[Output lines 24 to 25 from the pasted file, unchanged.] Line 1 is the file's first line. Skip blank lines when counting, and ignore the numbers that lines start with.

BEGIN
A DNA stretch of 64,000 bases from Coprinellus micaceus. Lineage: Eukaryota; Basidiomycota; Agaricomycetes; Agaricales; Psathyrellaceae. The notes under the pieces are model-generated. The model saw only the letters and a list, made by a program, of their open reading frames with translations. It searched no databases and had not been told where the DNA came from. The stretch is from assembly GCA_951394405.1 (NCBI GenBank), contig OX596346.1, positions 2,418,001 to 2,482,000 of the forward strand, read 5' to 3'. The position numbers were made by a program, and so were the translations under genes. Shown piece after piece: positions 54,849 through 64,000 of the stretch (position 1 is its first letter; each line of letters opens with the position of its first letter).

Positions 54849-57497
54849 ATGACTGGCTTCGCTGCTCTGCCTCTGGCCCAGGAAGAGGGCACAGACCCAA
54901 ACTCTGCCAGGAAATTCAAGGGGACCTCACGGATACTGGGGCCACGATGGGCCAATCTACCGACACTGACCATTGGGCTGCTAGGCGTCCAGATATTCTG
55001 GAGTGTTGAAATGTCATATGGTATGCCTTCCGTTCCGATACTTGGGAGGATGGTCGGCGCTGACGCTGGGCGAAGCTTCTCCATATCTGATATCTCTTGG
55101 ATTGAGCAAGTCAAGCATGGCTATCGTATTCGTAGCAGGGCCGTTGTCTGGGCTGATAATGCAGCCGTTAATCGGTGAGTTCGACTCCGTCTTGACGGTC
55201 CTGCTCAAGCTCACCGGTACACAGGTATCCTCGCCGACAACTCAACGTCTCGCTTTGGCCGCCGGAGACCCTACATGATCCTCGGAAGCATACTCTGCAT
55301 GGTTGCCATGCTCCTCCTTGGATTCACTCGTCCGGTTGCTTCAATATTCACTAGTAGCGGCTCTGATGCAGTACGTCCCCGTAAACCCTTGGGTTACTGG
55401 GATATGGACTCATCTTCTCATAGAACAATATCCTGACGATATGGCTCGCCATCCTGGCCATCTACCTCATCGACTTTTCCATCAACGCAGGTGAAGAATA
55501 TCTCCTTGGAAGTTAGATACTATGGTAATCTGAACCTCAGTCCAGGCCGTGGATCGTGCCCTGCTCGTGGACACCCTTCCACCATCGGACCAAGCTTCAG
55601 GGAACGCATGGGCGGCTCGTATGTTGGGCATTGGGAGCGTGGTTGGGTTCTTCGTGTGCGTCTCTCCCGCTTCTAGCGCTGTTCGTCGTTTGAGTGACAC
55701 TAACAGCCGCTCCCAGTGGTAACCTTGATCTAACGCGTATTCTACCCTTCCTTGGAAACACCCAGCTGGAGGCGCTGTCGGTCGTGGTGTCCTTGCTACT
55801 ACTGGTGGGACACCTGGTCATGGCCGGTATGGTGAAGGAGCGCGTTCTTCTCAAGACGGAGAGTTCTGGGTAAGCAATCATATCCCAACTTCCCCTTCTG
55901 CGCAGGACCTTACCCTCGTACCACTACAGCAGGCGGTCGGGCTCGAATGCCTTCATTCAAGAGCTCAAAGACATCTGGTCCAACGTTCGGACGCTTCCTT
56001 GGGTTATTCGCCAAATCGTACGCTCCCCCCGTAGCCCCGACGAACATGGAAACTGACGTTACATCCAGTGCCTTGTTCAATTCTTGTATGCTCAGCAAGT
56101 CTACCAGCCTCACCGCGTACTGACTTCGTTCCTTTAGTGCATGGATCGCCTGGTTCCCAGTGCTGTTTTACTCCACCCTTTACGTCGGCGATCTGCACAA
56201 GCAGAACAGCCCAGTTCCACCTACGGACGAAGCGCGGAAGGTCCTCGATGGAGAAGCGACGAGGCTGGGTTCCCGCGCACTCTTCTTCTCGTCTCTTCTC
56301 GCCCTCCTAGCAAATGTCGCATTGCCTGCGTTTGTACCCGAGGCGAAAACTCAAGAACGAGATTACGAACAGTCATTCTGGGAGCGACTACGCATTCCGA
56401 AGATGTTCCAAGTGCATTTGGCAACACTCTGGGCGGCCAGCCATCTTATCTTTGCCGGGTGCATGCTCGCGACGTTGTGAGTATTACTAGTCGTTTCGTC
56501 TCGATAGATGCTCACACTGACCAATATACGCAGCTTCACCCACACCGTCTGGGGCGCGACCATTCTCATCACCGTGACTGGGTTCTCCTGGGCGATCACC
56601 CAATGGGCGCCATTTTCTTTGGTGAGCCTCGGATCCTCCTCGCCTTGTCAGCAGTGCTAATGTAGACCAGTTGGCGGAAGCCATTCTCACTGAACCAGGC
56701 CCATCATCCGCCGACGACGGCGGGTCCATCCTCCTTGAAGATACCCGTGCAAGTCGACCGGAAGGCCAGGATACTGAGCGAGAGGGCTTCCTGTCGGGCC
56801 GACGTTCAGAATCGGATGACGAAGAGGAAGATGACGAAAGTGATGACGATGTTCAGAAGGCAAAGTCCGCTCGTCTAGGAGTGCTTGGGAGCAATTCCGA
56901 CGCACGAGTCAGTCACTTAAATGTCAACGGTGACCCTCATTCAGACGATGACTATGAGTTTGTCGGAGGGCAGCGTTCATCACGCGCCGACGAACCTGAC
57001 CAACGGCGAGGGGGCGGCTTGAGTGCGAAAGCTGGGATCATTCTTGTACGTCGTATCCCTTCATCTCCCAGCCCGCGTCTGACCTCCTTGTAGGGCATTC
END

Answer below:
56901 CGCACGAGTCAGTCACTTAAATGTCAACGGTGACCCTCATTCAGACGATGACTATGAGTTTGTCGGAGGGCAGCGTTCATCACGCGCCGACGAACCTGAC
57001 CAACGGCGAGGGGGCGGCTTGAGTGCGAAAGCTGGGATCATTCTTGTACGTCGTATCCCTTCATCTCCCAGCCCGCGTCTGACCTCCTTGTAGGGCATTC